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How Does The Electron Gain Its Mass

  1. Oct 13, 2014 #1

    bhobba

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    I started thinking about this in answering a question on the QM forum on getting the speed of light from QED. Its a massless boson so must travel at the speed of light. Then I recalled that bosons can gain mass from the Higgs so the real reason is the photon doesn't interact with the Higgs.

    But then it started me thinking - the electron isn't a Boson - so exactly how does it get its mass.

    Thanks
    Bill
     
  2. jcsd
  3. Oct 13, 2014 #2
    All fundamental fermions in the Standard Model get their masses from the Higgs mechanism (except neutrinos). There is a Yukawa coupling between each fermion field and the Higgs field, and when the Higgs field adopts a vacuum expectation value this generates an effective mass term for each fermion.

    See e.g. http://en.wikipedia.org/wiki/Yukawa_interaction#Spontaneous_symmetry_breaking
     
  4. Oct 13, 2014 #3

    bhobba

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    Thanks for the answer much appreciated.

    But do quarks gain their mass that way?

    I thought they got it from confinement? Or does some of it also come from the Higgs? If so how much?

    I am pretty sure I could Google the answer but sometimes sorting the truth from crank rubbish is a bit difficult.

    Thanks
    Bill
     
  5. Oct 13, 2014 #4
    Well certainly quarks have Yukawa couplings to the Higgs field exactly like electrons, and the top quark is the heaviest fermion because it has the largest Yukawa coupling, so it couples the strongest to the Higgs, which is why top quarks are important for Higgs physics. But I don't remember exactly what the correct thing to say regarding QCD contributions to quark masses is. Certainly there should be QCD corrections to quark masses. I think one gets into various difficulties because there are various ways to define what the mass of a quark "is", since we don't measure "free" quarks. Someone else will have to fill in the details here :).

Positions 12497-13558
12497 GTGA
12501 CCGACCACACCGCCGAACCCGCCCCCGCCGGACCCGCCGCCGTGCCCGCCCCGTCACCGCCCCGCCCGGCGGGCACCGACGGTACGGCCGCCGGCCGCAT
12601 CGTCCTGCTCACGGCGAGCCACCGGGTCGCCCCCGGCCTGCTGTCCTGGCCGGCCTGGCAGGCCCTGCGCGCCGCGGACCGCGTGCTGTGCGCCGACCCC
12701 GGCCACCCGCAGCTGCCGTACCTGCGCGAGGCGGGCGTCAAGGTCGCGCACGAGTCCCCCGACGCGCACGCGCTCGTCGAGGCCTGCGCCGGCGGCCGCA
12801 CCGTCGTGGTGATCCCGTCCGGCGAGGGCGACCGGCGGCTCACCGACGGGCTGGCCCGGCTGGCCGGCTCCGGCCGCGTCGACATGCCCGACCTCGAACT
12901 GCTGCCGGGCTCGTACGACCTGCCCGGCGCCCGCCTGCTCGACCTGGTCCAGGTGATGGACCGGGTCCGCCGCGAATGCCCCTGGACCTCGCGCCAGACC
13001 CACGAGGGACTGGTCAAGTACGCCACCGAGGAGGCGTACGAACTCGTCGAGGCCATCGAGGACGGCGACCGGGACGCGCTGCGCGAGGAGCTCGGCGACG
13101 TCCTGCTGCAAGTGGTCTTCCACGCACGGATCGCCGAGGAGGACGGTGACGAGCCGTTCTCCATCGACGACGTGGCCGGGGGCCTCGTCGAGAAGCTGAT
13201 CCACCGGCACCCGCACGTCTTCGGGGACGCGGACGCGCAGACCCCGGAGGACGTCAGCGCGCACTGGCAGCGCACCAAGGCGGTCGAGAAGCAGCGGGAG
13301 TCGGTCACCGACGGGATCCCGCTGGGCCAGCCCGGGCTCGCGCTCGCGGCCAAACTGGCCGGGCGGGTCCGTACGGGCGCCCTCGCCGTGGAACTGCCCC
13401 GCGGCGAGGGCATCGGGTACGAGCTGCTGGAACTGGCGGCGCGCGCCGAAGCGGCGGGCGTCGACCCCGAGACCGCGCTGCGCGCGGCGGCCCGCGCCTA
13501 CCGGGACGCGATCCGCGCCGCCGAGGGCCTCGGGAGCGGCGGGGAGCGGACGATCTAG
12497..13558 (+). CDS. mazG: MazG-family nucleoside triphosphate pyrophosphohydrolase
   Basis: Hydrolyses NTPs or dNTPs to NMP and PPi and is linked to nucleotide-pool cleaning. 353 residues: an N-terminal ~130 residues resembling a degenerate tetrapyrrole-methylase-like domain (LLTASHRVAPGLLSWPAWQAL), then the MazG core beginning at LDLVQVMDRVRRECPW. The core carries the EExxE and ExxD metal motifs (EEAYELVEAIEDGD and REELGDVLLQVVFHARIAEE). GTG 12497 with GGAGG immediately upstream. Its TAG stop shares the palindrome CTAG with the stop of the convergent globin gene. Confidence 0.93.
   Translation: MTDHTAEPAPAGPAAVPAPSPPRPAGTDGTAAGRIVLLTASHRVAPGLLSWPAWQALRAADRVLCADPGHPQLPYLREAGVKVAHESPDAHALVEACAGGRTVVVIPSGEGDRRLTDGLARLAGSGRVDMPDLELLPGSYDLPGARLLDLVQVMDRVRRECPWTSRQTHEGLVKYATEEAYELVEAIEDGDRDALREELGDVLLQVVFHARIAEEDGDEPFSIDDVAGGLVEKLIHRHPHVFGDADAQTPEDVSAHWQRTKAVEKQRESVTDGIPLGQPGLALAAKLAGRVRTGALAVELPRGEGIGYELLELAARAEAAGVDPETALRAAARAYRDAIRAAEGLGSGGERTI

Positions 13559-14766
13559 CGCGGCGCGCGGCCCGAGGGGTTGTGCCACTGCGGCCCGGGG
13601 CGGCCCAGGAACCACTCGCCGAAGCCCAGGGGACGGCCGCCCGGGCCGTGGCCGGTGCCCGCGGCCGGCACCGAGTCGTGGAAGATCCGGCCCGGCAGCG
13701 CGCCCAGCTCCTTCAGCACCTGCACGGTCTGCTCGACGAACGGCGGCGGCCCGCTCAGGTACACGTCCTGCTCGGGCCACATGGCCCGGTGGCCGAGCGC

6. Oct 14, 2014 #5

    ChrisVer

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    Already answered.... The gauge bosons gain their mass because of the SSB and Higgs Mechanism.. The fermions gain their mass because of their yukawa coupling to Higgs field and Higgs field's vev and radiative corrections.
    All the gauge bosons interact with the Higgs field before the SSB. The photon is just a configuration of them which appears with zero mass eigenvalue (and corresponds to the remaining unbroken U(1) local symmetry).

    Quarks gain their mass that way. I am not sure about confinement, but it doesn't refer to quarks but to hadrons. The hadrons mainly gain their masses because of QCD radiative corrections.
     
  7. Oct 14, 2014 #6

    arivero

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    There is also a hand-waving argument about the minimum mass that a charged fermion should be expected to have in QED, from the self-energy, and it happens to be of the same order that the electron mass.
     
  8. Oct 14, 2014 #7

    bhobba

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    Ahhh. That jogged my memory - its not quark mass - its the mass of things like protons.

    Much appreciated.

    Thanks
    Bill
     
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